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The blame game is a waste of time.

If your ears have been burning lately, it might be because Ketchikan is part...

Thomas Francisco “Cisco” Martinez Jr., 54, died Jan. 5, 2018, in Juneau. He was born Aug. 21, 1963, in Ketchikan.
Whitman $ appropriated


Daily News Staff Writer

A $2.5 million grant for the City of Ketchikan’s Whitman Lake hydroelectric project is one step closer to a final vote after the Ketchikan Gateway Borough Assembly voted to introduce the ordinance at its meeting on Monday.

The grant would come from the borough’s $8.7 million economic development fund. It would be used to cover a $2.5 million funding shortfall for the project.

"There are some things that are good for economic development, and that is infrastructure," said Assembly Member Bill Rotecki. "Having sufficient power is probably one of our best investments in that realm, and not to mention it’s good for all the local residents as well as economic development."

In late October, City Manager Karl Amylon recommended the city scrap the project after bids came in far higher than estimated and efforts to significantly cut construction costs failed. The Ketchikan City Council voted in November to continue with the project.

A public hearing on the borough grant is set for Dec. 17.

Also on Monday, the Assembly amended an ordinance that would make aircraft maintenance and repair a permitted use in Heavy Industrial zones.

Changes to borough code that made floatplane facilties a conditional use in General Commercial, Light Industrial and Public Lands and Institutions zones and a principal use in the Heavy Industrial zone were introduced at the meeting.

The changes also restrict floatplane repair and maintenance to Heavy Industrial and Airport Development zones.

Conditional use permits would be issued by the Planning Commission through a public process that would allow nearby residents to voice concerns about potential noise issues.

Hours of operation or other requirements to control noise from floatplane facilities and repair shops would be set if they were deemed necessary by the Planning Commission

Borough Planning Director Tom Williams said Monday that the proposed changes take into account remote lodges and cabins that aren’t in heavy industrial zones.

"We try to operate on a complaint basis," Williams said. "If you’re remote, you’re likely not to get complaints on that lodge."

Assembly Member Glen Thompson took issue with the changes because they would allow the commission to refuse to issue a permit, which would prohibit owners from certain uses of their property.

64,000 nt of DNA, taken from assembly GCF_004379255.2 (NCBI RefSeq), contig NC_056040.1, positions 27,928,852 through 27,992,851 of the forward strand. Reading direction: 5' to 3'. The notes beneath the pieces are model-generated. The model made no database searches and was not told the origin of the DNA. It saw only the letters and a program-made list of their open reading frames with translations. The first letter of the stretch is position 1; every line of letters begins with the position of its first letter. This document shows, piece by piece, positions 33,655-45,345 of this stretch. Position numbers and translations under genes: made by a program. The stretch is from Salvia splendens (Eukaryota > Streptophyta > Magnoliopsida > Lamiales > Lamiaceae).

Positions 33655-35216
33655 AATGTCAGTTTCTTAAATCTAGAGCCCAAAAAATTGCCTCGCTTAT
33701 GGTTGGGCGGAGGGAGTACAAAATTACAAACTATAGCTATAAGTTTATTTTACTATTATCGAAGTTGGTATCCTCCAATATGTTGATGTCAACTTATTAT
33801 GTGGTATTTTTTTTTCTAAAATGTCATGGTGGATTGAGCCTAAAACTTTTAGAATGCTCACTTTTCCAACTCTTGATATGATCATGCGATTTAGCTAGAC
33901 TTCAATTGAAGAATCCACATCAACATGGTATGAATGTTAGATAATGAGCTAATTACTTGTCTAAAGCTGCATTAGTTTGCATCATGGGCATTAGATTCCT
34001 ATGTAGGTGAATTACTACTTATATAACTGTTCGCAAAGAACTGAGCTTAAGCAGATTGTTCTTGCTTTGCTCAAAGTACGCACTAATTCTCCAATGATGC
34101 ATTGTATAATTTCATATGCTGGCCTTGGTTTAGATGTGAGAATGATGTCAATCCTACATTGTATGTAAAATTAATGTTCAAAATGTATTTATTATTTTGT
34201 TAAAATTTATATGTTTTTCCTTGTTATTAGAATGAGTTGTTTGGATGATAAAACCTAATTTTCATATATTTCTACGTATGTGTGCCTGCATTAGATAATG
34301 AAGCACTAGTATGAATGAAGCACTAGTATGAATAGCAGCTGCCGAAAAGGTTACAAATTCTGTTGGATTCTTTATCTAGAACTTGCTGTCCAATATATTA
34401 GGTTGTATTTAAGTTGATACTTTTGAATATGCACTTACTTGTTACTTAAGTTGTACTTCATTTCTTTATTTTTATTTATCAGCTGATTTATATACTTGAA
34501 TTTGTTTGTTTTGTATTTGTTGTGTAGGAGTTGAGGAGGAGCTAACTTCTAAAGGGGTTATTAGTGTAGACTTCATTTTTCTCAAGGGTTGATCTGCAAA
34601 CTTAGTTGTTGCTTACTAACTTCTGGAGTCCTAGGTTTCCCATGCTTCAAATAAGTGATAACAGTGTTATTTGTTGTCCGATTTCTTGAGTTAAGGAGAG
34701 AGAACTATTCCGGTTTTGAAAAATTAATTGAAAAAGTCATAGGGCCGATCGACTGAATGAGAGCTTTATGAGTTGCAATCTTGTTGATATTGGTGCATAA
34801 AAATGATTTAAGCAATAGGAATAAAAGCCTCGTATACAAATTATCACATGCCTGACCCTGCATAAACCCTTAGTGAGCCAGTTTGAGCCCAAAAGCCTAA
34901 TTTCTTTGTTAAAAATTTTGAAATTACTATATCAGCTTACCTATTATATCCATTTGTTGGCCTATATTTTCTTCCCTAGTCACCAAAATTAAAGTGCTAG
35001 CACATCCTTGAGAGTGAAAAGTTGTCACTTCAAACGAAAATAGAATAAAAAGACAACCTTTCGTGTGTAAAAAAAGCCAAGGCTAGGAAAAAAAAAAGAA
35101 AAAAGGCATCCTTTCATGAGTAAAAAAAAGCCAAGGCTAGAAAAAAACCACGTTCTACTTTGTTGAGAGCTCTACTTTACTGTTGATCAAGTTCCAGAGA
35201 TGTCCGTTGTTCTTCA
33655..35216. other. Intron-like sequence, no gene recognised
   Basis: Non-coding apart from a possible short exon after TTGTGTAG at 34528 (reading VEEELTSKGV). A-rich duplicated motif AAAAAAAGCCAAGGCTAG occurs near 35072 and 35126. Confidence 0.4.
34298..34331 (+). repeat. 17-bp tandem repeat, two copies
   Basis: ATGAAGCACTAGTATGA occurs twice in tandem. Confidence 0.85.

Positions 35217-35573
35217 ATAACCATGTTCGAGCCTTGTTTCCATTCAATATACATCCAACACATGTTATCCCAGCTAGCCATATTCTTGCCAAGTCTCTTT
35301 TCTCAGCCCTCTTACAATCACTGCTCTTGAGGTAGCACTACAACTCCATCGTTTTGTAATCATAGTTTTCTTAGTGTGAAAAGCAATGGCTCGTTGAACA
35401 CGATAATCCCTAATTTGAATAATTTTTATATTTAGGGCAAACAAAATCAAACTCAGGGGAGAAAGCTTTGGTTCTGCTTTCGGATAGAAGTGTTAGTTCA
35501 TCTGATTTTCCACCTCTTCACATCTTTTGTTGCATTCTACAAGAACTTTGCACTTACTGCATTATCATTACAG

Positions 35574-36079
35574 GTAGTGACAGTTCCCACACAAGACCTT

"If there is a noise problem, perhaps we need to adopt a noise ordinance for areas where noise is a problem — for instance, in the downtown area," Thompson said. "We could have that conversation."

He added, "To simply address every single industrial heavy property saying, ‘If you want this type of a use, you’re going to have to apply for a conditional use permit, which could be denied,’ is overstepping."

Williams said that limiting a facility to be unusable isn’t the "philosophy or the character" of the planning commission.

"We’ve demonstrated that we want to make the efforts to try to make a business work," he said.

Rotecki said he didn’t see the proposed changes as "onerous" because the Assembly has the power to reverse the commission’s decision.

"If there is a high value for this maintenence facility, the Assembly will reverse the decision, which I don’t think the commission would make, anyway," Rotecki said.

Borough Mayor Dave Kiffer said Thompson’s idea of noise ordinances was a red herring because the Assembly "always votes them down."

Anthony Criscola, owner of South East Air and Sea, LLC, said he didn’t support the changes because they would make it difficult for him to own his own floatplane facility. He currently rents the space for his business.

"We hope to have our own property and this could make it very difficult," he said. "SEAS currently performs maintenance on six air taxi companies. We’ve operated for close to three years now, eight months of those we operated downtown ... We’ve yet to have a complaint."

Assembly Member Mike Painter and Thompson introduced amendments that classified floatplane maintenance and repair in the Heavy Industrial zone as a permitted use, which passed with a 5-1 vote. Rotecki voted no.

The amendment frees aircraft maintenance in Heavy Industrial zones from applying for conditional use permits.

The Assembly’s next meeting is Dec. 17.